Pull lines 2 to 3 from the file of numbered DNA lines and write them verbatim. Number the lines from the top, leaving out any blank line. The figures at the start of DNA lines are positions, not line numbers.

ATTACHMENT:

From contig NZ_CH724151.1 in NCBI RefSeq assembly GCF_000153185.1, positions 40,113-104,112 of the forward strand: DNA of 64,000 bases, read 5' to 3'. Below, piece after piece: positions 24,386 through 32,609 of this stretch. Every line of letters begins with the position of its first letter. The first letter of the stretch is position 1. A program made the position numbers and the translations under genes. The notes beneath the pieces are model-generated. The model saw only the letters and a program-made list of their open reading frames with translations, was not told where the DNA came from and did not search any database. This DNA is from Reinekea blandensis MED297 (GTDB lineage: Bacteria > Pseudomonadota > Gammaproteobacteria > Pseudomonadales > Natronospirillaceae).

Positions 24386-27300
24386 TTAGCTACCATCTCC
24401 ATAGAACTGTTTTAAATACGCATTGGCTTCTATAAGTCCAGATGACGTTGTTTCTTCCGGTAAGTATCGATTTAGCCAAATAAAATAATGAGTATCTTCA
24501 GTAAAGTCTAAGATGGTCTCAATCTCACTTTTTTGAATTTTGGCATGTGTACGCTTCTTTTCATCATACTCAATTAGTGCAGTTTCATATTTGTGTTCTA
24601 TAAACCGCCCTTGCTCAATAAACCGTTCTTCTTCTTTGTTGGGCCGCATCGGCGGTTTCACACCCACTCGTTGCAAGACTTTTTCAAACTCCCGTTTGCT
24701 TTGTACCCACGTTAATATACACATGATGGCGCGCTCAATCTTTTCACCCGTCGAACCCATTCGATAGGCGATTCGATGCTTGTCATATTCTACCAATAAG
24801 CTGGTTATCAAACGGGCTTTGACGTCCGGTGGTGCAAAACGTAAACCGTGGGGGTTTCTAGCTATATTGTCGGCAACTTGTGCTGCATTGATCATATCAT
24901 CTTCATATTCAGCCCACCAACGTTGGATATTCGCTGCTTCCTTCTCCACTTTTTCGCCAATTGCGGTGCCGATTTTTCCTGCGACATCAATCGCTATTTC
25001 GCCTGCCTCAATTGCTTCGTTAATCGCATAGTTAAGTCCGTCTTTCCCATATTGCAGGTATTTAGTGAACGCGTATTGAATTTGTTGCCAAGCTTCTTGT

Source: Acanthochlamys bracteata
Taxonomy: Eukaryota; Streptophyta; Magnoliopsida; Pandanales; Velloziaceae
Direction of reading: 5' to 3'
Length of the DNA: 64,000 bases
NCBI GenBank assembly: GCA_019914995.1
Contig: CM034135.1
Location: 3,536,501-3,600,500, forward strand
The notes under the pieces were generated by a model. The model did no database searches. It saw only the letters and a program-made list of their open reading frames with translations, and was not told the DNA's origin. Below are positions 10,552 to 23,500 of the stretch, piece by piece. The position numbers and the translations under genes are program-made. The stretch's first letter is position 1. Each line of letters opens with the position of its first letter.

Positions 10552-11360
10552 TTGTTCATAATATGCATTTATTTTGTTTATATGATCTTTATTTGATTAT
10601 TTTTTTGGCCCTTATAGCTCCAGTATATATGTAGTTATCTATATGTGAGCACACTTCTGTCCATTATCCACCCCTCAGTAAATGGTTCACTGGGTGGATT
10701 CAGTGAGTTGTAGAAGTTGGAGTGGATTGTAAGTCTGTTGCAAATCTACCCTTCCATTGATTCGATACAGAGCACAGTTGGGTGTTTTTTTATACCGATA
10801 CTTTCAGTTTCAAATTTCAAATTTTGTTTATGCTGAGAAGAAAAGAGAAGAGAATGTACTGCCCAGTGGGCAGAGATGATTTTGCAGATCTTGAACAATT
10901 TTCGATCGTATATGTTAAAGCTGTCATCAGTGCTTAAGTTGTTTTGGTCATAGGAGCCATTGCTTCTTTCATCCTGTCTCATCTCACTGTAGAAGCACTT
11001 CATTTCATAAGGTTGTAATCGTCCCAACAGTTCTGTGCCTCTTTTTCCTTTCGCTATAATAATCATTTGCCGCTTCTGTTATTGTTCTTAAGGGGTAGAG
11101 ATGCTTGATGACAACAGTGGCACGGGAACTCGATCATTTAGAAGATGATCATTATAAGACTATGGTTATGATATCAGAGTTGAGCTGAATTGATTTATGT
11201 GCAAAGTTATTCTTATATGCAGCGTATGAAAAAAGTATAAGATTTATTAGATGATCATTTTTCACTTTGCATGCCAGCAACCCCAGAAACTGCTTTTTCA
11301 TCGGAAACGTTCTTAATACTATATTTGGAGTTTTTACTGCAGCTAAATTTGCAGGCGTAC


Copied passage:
Positions 24386-27300
24386 TTAGCTACCATCTCC